Wahlberg's epauletted fruit bat (Epomophorus wahlbergi) as a potential dispersal agent for fleshy-fruited invasive alien plants: Effects of handling behaviour on seed germination
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The spread of invasive alien plants into natural habitats is of growing global concern. Several studies have investigated the role that avian frugivores play in the dispersal of these seeds and their effects on germination success. Fruit bats have however received little attention as important dispersal agents of invasive alien plants, despite their recognized role as long distance dispersal agents of various native flora. We investigated whether Wahlberg’s epauletted fruit bats, Epomophorus wahlbergi, would positively influence the germination of seeds of invasive alien plants. These fruit bats were fed fruits of four invasive alien plant species—Psidium guajava, Melia azedarach, Eriobotrya japonica, and Morus alba. Epomophorus wahlbergi were able to process more fruit per gram body mass than birds have been observed to do. Spat and de-pulped control seeds had similar germination success and germinated at approximately the same time for most species. While seeds retained in whole fruit had significantly less germination success than spat seeds for all species, except M. azedarach, they mostly germinated at approximately the same time. Epomophorus wahlbergi can swallow small seeds (\2 mm), while seeds larger than this are generally spat out. Large fruit are usually carried away to feeding roosts where seeds are dropped, thereby dispersing seeds and fruits which are too large for some bird species to ingest. Epomophorus wahlbergi should not be underestimated as dispersers of these invasive alien plants as they consume proportionally large amounts (0.62 ± 0.09 to 0.99 ± 0.11 g.g-1 body mass) of fruit, except for M. azedarach, and positively affect their seed germination rates.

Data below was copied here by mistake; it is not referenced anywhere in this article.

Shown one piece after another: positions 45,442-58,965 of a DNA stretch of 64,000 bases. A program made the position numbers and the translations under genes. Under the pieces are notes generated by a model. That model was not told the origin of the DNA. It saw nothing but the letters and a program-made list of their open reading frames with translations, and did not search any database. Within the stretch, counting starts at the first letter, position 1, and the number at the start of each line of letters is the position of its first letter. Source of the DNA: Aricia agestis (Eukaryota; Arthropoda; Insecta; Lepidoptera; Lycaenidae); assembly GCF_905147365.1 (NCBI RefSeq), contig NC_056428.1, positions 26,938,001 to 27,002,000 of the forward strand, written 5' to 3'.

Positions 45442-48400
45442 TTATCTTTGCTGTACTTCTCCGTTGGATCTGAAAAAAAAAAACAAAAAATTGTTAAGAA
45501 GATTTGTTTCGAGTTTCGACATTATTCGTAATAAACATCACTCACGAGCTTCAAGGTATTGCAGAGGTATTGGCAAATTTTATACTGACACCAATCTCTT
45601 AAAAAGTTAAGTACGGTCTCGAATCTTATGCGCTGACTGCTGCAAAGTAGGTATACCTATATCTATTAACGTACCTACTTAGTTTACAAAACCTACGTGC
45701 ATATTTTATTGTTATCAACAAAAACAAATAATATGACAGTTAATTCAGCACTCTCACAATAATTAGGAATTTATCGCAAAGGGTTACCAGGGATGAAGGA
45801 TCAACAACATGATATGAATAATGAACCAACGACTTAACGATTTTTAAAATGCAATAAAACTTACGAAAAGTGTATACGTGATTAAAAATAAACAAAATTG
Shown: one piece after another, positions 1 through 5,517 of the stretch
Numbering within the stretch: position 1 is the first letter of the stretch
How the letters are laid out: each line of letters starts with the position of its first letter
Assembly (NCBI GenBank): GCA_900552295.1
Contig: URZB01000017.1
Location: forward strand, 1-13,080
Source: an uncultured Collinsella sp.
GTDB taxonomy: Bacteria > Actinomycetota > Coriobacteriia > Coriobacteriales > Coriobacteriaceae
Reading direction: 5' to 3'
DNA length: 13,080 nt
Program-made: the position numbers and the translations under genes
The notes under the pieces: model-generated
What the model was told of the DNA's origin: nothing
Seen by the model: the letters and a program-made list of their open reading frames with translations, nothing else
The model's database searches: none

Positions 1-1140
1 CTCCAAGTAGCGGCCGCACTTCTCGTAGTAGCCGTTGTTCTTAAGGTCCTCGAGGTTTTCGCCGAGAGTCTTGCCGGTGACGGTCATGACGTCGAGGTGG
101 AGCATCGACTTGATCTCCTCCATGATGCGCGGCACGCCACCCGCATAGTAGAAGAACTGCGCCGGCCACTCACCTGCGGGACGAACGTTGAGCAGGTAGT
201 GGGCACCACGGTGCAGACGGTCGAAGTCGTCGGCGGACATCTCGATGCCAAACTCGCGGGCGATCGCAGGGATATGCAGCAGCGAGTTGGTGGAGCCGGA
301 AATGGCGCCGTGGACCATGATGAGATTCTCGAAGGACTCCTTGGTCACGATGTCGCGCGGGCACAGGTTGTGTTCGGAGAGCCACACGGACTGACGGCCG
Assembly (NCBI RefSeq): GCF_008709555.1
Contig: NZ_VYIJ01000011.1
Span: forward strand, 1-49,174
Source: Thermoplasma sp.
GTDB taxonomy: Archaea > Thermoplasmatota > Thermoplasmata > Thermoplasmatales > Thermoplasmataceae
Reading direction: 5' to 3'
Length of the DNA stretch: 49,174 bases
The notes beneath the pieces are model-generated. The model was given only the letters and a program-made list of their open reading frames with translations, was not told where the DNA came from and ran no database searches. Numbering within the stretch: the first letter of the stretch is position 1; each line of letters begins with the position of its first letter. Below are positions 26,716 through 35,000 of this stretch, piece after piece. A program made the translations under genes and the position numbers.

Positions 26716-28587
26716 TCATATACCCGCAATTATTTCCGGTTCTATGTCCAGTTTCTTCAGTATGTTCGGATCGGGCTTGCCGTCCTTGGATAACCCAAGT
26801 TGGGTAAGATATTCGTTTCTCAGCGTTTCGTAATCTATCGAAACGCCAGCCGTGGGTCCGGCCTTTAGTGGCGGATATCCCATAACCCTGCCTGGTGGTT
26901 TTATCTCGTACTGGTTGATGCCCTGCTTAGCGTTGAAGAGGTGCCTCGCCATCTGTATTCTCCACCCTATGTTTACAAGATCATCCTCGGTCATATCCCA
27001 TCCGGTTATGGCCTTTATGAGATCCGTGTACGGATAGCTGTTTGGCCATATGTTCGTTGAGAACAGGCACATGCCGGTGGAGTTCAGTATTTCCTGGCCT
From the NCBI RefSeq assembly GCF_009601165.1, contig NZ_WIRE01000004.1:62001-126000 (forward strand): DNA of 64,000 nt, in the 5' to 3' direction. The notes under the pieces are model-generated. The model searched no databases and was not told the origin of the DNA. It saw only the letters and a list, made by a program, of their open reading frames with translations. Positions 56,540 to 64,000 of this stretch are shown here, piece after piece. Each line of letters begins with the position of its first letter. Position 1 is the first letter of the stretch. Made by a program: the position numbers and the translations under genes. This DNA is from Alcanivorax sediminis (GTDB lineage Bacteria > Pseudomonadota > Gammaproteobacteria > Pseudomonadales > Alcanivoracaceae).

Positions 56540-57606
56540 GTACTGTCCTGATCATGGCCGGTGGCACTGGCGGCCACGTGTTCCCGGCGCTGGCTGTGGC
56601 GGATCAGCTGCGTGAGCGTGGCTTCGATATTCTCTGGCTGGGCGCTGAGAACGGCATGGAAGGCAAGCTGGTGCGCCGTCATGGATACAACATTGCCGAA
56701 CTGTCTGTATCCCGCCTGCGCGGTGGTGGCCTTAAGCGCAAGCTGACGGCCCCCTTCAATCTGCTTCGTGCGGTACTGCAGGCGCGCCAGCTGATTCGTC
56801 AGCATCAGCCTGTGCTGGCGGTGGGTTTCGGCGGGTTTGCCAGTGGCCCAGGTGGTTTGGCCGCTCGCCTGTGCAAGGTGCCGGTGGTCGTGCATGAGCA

- RESEARCH: Johnson S